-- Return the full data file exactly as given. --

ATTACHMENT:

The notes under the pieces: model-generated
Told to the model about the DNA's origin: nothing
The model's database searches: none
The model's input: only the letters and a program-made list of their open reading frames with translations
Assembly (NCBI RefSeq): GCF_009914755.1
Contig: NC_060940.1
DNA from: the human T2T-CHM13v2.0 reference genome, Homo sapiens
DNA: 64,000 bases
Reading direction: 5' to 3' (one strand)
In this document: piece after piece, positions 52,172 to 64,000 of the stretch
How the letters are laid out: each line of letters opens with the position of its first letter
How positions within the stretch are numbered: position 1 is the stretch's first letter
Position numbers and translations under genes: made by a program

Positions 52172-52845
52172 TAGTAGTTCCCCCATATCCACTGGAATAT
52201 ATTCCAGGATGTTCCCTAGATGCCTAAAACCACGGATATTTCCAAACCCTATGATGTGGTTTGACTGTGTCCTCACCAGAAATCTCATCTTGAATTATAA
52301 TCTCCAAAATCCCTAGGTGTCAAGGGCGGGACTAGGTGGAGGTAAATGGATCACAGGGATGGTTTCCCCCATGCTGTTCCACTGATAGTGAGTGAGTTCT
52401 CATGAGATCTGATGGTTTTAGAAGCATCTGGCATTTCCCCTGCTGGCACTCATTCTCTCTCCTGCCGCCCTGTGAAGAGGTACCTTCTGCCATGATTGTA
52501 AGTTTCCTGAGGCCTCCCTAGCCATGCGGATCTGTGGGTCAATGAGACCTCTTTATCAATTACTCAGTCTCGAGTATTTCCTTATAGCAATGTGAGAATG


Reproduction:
The notes under the pieces: model-generated
Told to the model about the DNA's origin: nothing
The model's database searches: none
The model's input: only the letters and a program-made list of their open reading frames with translations
Assembly (NCBI RefSeq): GCF_009914755.1
Contig: NC_060940.1
DNA from: the human T2T-CHM13v2.0 reference genome, Homo sapiens
DNA: 64,000 bases
Reading direction: 5' to 3' (one strand)
In this document: piece after piece, positions 52,172 to 64,000 of the stretch
How the letters are laid out: each line of letters opens with the position of its first letter
How positions within the stretch are numbered: position 1 is the stretch's first letter
Position numbers and translations under genes: made by a program

Positions 52172-52845
52172 TAGTAGTTCCCCCATATCCACTGGAATAT
52201 ATTCCAGGATGTTCCCTAGATGCCTAAAACCACGGATATTTCCAAACCCTATGATGTGGTTTGACTGTGTCCTCACCAGAAATCTCATCTTGAATTATAA
52301 TCTCCAAAATCCCTAGGTGTCAAGGGCGGGACTAGGTGGAGGTAAATGGATCACAGGGATGGTTTCCCCCATGCTGTTCCACTGATAGTGAGTGAGTTCT
52401 CATGAGATCTGATGGTTTTAGAAGCATCTGGCATTTCCCCTGCTGGCACTCATTCTCTCTCCTGCCGCCCTGTGAAGAGGTACCTTCTGCCATGATTGTA
52501 AGTTTCCTGAGGCCTCCCTAGCCATGCGGATCTGTGGGTCAATGAGACCTCTTTATCAATTACTCAGTCTCGAGTATTTCCTTATAGCAATGTGAGAATG